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What makes for the strongest mobility supplier relationships?

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Every dealer knows that in such an unpredictable and tough retail climate, a strong relationship with manufacturers and suppliers is vital to ensure your business is trading on the best terms and is able to assist end-users promptly.                 

With Valentine’s Day upon us, AMP trawls back through some of the major interviews over the last year to discover what leading dealers and suppliers value most in a business relationship and why a strong one is so important to prosperity.

Establishing why having excellent trade relationships is so important, Ability Plus’ owner, Graham Johnson, says: “When you’ve got five stores and more than 20 staff, with those sort of overheads, you’ve got to be really tight on your numbers and finances and have good relationships with your suppliers and bank manager.”

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Most dealers will be agree with Johnson and especially those fighting increasing overheads and those who are time-poor and rely on suppliers to be flexible and go the extra mile to assist retailers in helping the end-user.

For Martin Bush, founder of South Wales’ Bush Healthcare, trust is the key ingredient in the dealer’s relationship with its suppliers.

He has been in the mobility retail industry long enough to get to know the opposite side of the supply chain and understands that everyone in the process has to make money and it is unfair to squeeze every player down to the last penny.

“The problem is, everybody has got to eat – the manufacturer, the importer, they’ve got to make money. You can be too greedy and try and slap them down for discount after discount. But the next week the supplier won’t be there to maintain or help.”

“The service we get from Scott Crabtree at Van Os is superb. If something is wrong, we’ll ring Scott, and no problem, we’ll get the new scooter the next day. The element of trust with Scott and us is good.”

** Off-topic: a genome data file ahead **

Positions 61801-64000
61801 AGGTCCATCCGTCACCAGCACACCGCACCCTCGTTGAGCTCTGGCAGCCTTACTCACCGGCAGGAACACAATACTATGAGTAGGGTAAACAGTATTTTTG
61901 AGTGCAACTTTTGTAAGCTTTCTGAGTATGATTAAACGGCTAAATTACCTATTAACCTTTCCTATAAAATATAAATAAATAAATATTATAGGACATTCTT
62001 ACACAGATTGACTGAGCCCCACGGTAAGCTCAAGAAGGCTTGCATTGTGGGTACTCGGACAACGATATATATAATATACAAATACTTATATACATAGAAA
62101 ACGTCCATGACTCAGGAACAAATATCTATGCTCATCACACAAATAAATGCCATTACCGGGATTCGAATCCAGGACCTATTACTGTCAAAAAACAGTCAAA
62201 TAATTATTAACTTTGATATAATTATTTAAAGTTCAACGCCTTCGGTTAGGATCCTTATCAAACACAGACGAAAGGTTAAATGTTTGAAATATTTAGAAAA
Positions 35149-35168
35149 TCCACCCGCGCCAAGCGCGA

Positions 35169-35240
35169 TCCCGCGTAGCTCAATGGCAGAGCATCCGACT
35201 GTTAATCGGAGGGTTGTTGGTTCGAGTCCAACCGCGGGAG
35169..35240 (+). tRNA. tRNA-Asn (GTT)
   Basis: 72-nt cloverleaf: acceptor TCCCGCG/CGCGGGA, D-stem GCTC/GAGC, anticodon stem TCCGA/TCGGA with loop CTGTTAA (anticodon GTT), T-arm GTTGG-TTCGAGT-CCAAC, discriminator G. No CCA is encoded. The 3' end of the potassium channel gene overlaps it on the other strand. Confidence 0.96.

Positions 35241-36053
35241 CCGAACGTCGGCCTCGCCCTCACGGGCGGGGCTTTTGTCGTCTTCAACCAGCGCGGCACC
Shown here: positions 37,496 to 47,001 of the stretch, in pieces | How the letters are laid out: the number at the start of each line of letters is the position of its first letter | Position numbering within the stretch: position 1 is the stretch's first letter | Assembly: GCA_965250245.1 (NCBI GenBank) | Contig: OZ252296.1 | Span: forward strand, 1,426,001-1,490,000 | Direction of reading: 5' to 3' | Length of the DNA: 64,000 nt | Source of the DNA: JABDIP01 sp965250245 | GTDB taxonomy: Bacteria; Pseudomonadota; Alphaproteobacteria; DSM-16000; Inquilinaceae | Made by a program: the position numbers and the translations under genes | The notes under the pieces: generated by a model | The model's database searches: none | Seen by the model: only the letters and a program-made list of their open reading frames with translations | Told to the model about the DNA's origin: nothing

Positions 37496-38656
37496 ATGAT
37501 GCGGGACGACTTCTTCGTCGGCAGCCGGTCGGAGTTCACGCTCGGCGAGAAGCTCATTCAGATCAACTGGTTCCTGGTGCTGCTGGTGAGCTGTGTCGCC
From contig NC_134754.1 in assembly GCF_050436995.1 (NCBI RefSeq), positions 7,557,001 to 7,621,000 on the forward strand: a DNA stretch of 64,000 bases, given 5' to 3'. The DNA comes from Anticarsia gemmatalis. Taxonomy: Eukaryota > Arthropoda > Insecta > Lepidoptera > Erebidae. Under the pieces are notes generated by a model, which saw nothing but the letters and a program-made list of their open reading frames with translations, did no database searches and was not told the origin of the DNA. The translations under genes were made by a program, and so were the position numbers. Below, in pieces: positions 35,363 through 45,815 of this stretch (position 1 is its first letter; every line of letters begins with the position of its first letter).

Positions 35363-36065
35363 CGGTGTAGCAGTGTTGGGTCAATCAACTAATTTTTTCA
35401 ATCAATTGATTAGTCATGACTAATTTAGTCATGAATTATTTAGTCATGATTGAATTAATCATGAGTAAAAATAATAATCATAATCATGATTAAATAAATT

Meanwhile, Alastair Gibbs, managing director at TPG DisableAids, insists the best relationships work both ways, with dealers playing their role too and feeding back to suppliers.   

He says: “We’ve never been shy in going back and saying if we feel there’s been a shortcoming because I think that’s only fair. You can’t stand back on the side-lines and buy something else from somewhere else if you don’t think very much of the product.

“It’s only fair and responsible to go back and say why there has been a shortcoming. And certainly over 30 years in the industry I’ve built up personal relationships with a lot of manufacturers and they recognise that directness and that honesty.”

On the supplier side, Gino Farruggio, trade sales director for Stitlz Homelifts, agrees with Gibbs. He too sees the relationship as a two-way street and likes dealers to describe what works well and what does not.

“Dealers will only stay committed to suppliers who continually innovate and create great new cutting-edge products. Technology is changing all the time and, as manufacturers, we need to lead in the field to keep strong partnerships with our dealers.”

Similarly, David Wilson, commercial director at Brigg Mobility, which launched recently, already knows that partnerships have to benefit everyone involved and cannot favour one party unfairly.

He says he is “quite tenacious” in dealing with suppliers: “I’m quite direct and tell people what it is we want and if they can deliver then great. Relationships have to be win-win and it’s a case of being really honest with suppliers. We approach everyone on that basis.”

Industry suppliers too need to ensure a seamless and flexible relationship with their manufacturers.

TGA demonstrated this last year when a fire ripped through Heartway’s factory in Taiwan. The Sudbury-based business managed to “maintain an uncompromised dealer service”, which was put down in part to strong supplier relationships.

Managing director for TGA, Daniel Stone, sums it up: “For me the supplier relationships have always been as important as the customer relationships. So much work has been done over the years with the suppliers and it’s the length and experience in those relationships that push it all forward.

“Our two main suppliers have been with us for about 15 and 20 years which helps us maintain consistent quality.”

Out of the hundreds of company relationships in the mobility trade, and the many thousands of employer and staff relationships within mobility businesses, it would seem there are two key ingredients valued above all others – communication and trust.

Tags : mobility dealermobility suppliersupplier
Joe Peskett

The author Joe Peskett

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